It's been a real teeter totter ride for me lately. From the ups of moving to such a great town as Ann Arbor, to the downs of my inability to find steady employment with my art. And now, just as I may have landed a steady gig caricaturing down here, the teeter totter drops hard.
One of my oldest heroes (in his age and mine), Bill Melendez, has just passed away. Melendez was the man responsible for bringing Charlie Brown and the Peanuts gang off the comics page and onto the TV and movie screen.
In many ways, Bill was a greater influence on my art than Charles Schulz. I'd discovered Peanuts as a kid reading the comic on my grandma's dining room floor. But it wasn't until I saw them move, talk and breathe life to the brilliant jazz music of Vince Guaraldi that I really experienced what they were truly about. Whereas Schulz often dealt with the hopelessness and futility of life (which is where he claimed was his wellspring of humor), Bill instilled the Peanuts' world with hope, love, individuality, and still found humor in the success of all that.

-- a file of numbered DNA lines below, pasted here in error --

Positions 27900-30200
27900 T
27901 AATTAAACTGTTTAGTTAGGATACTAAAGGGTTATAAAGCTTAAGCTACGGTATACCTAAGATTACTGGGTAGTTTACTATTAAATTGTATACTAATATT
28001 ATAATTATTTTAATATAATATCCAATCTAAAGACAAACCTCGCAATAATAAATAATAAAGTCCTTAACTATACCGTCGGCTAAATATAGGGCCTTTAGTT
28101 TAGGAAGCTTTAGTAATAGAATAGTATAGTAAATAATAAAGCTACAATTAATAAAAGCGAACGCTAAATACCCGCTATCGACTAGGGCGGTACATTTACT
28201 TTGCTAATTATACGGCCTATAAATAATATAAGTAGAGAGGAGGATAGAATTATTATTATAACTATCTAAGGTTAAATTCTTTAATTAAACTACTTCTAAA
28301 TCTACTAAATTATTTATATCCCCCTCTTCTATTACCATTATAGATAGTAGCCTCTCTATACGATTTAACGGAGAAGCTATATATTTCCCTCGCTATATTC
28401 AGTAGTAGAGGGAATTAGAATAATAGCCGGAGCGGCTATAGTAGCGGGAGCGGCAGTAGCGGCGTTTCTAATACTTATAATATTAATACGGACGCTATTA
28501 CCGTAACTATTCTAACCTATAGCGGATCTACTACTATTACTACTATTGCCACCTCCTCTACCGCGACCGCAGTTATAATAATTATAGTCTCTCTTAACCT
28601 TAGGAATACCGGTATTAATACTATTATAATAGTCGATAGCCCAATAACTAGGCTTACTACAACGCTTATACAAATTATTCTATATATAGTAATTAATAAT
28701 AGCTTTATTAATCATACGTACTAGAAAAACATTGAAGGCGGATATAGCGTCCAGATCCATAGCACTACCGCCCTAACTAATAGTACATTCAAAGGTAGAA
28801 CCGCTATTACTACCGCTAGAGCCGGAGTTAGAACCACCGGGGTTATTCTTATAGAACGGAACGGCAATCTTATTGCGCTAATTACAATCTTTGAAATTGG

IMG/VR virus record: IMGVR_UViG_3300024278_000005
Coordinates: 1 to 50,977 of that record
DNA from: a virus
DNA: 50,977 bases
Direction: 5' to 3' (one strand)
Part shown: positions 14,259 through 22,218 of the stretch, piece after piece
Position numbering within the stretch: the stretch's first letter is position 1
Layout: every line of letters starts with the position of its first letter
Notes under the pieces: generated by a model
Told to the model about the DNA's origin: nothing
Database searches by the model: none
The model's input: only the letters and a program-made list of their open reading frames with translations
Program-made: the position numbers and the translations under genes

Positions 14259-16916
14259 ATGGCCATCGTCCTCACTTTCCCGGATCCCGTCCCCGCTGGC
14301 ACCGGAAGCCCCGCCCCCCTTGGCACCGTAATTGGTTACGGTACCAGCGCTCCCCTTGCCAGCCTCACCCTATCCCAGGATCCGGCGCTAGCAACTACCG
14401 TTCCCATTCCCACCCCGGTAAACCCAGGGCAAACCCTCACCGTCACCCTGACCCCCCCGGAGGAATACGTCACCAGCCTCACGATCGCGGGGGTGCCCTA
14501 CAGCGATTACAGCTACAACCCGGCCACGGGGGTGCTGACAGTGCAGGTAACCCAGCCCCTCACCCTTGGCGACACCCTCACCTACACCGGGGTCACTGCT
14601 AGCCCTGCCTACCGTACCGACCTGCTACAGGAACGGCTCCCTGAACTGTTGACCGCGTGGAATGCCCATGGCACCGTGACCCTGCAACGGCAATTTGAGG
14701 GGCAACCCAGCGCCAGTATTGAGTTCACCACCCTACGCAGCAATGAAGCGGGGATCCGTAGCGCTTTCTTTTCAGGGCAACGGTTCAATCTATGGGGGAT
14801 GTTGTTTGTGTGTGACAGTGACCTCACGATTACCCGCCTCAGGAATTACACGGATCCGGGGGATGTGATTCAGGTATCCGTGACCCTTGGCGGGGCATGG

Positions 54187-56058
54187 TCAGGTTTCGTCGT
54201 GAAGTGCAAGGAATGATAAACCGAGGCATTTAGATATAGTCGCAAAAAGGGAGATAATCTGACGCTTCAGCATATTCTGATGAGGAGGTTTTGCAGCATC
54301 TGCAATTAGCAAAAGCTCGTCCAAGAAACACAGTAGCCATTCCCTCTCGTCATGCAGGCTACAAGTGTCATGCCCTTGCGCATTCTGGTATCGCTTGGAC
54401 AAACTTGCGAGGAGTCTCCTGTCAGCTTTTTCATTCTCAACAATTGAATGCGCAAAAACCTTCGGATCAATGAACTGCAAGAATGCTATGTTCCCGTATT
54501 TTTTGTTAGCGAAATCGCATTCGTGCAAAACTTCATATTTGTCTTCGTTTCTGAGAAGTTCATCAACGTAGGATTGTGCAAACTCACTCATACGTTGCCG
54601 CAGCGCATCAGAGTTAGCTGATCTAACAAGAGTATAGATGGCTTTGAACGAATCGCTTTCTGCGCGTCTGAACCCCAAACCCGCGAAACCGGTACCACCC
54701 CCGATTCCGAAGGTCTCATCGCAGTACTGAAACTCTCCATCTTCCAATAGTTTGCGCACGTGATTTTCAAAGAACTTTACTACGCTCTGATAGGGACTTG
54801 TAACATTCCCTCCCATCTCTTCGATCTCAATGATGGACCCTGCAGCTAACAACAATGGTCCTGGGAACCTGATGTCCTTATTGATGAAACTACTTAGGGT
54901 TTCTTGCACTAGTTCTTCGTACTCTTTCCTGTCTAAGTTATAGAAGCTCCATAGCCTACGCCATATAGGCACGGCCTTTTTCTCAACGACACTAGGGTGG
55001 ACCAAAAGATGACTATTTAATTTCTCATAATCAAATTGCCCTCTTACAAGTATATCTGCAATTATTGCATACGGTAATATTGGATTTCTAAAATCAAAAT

The Snoopy I knew wasn't the one whose thought bubbles narrated the adventures of The WWI Flying Ace and his Sopwith Camel. The Snoopy I knew never spoke a word, save for the hilarious grunts, bleets and mish-mash mumblings uttered by Bill himself in every Peanuts cartoon he directed or produced. Bill gave Peanuts a third dimension, not just physically but emotionally. I still cry whenever I watch "A Boy Named Charlie Brown," the first theatrically released Peanuts feature, eloquently and ingeniously directed by Bill.
I've been lamenting lately that all my heroes are dead. Were it not for meeting great men of my profession like Dave Coverly, Greg Evans and Sergio Aaragones, that would be truer than ever. But with the loss of Bill, I feel like I've lost the most significant hero to my spirit since Schulz and Jim Henson.
I know this isn't an elegant eulogy. Oftentimes the most elegant ones written are about a person the writer barely know, so he could distance himself from the subject and spend more time on flowery dialogue and sounding important and informed. But Bill was the last of my childhood heroes, and in the top three of importance. I can't replace him and I can't forget him. So I can't write anything eloquent. In my heart I knew him too well. But god, I really am going to miss him, and it will haunt me that I never got to meet him to tell him how special he was to me and what I do in life.